A photo of Aleina Langford’s son is pictured on a flier that angry tenants of a Southeast Portland apartment complex circulated late last summer. (Courtesy of Portland Tenants United)
A 40-year-old single mother of two who says she was forced out of her Southeast Portland apartment last year because she couldn’t afford the 45 percent rent increase filed a $1 million lawsuit Friday against her former rental management company.
Aleina Langford’s attorney said she had no choice but to accept that the rent hike was coming. That’s because nothing in city and state laws stopped A&G Rental Management LLC from raising her rent from $825 to $1,200 a month as long as it gave her 90 days’ notice, which it did.
But Langford’s lawsuit seeks damages based on claims that the management company violated tenant housing laws, in part by allowing deplorable living conditions, including hypodermic needles, feces, rodents, insects and garbage on the grounds of Ash Street Properties near Southeast 119th Avenue and Ash Street. Management exacerbated the problem by refusing to properly light interior and exterior common areas of the property, the suit claims.
The suit, filed in Multnomah County Circuit Court, also claims Langford’s apartment had problems, including a broken stove that A&G Rental Management refused to fix until the rent increase made headlines.
An employee of A&G Rental Management declined comment. She also declined to give her name.
Langford and other tenants grabbed media attention late last summer after they became vocal about the management company’s demand in July 2016: Pay significantly higher rents or move out by that October.
In September, tenants circulated fliers chastising the man they identified as the new owner of the company that recently bought the Ash Street Properties apartment complex.
The fliers featured a photo of Langford’s young son, standing outside the family’s apartment and holding a sign that read: “My mom can’t afford $1200 a month. She worries everyday. Someone was shot right here.”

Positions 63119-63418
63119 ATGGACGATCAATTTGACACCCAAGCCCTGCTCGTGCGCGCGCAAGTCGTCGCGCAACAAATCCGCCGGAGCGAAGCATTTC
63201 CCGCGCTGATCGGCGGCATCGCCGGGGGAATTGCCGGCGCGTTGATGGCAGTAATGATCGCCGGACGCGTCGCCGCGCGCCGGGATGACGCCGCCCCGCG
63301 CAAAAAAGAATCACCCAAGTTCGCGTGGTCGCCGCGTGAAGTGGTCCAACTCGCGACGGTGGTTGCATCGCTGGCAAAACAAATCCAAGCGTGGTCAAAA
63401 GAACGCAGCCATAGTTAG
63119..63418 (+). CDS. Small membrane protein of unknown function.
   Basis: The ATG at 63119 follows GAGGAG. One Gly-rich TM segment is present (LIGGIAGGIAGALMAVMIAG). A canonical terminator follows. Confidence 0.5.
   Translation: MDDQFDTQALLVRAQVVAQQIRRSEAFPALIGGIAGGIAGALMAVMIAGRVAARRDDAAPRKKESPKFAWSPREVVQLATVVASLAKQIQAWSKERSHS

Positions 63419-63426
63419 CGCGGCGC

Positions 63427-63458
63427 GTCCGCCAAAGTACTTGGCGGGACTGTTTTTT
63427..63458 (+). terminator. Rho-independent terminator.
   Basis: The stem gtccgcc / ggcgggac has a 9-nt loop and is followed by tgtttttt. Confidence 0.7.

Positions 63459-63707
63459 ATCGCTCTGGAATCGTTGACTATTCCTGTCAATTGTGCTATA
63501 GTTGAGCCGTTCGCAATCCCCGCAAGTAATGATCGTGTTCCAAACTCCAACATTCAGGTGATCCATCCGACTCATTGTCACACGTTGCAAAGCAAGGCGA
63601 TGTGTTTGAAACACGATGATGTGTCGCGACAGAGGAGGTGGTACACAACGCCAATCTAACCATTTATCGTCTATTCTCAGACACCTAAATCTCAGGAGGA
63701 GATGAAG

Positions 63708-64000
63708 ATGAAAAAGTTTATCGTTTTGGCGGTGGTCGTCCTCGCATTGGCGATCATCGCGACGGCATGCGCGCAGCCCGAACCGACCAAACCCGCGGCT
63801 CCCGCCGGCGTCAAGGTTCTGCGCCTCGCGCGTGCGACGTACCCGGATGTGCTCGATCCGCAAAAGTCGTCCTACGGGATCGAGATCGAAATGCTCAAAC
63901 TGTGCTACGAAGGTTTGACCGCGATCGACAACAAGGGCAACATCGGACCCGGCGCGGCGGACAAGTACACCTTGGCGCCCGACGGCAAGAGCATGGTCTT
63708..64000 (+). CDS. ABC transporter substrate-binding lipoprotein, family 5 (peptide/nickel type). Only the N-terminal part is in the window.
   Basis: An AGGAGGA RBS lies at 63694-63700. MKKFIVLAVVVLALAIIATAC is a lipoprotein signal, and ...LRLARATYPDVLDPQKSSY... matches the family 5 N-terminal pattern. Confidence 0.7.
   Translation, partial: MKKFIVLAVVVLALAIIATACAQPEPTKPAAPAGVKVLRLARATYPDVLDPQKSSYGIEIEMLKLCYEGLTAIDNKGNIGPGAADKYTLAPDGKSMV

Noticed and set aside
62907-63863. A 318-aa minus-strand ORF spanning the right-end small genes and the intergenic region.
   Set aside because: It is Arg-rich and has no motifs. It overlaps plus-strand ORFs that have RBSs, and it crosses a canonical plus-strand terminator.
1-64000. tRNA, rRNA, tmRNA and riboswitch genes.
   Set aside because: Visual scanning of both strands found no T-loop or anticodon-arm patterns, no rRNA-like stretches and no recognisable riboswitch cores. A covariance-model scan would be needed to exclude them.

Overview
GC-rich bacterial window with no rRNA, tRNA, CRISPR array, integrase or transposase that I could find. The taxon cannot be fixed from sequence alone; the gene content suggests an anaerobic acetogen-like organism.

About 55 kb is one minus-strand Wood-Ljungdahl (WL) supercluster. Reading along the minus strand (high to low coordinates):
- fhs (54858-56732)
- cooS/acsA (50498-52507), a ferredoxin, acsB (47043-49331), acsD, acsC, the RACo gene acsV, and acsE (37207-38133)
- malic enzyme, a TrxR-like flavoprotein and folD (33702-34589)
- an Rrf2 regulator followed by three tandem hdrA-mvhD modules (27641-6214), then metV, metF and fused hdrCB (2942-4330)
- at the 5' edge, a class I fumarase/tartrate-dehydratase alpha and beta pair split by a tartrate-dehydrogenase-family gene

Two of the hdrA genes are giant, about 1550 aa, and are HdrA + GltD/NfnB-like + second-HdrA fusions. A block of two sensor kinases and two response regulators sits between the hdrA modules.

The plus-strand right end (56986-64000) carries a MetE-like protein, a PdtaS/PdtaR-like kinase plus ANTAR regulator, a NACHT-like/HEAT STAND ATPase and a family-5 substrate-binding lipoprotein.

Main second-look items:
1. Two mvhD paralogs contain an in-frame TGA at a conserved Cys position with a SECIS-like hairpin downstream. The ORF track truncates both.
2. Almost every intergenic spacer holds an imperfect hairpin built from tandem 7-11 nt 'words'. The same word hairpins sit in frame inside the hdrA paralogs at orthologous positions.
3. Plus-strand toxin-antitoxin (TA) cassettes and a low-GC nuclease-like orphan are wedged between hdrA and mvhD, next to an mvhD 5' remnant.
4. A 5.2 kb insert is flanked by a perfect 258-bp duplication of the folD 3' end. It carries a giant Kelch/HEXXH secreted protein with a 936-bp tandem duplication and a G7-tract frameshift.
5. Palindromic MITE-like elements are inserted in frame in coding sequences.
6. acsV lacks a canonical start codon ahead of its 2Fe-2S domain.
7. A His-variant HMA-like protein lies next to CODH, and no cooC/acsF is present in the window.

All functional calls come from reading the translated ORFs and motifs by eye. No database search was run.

A hand-sketched arrow on the sign points to small hole in the porch.
Since Langford moved out, the Portland City Council in February passed a requirement calling for most landlords to pay $2,900 to $4,500 to renters who they evict without cause or who must relocate because they can’t afford annual rent hikes of 10 percent or more. Landlords have filed suit, asking a judge to declare the requirement illegal, and the judge has yet to rule.
Langford and her children moved to Vancouver in November. But Langford’s lawsuit claims that the problems with Ash Street Properties are still ongoing.
The company is sending a collection agency after her to pay more than $1,500 for what she believes are bogus charges, such as a window that was broken after she moved out. She thinks it was broken by a squatter. Langford is worried that the collection agency could tank her credit score, says her Portland attorney, Michael Fuller.
The management company also violated state law by failing to return her security deposit until after the mandatory 31-day period under state law had passed, the suit says.
Langford’s suit seeks $10,000 in economic damages. She also is seeking $1 million in non-economic damages.
Fuller said at least three other Ash Street tenants plan to file similar lawsuits.
— Aimee Green
Portland Mayor Ted Wheeler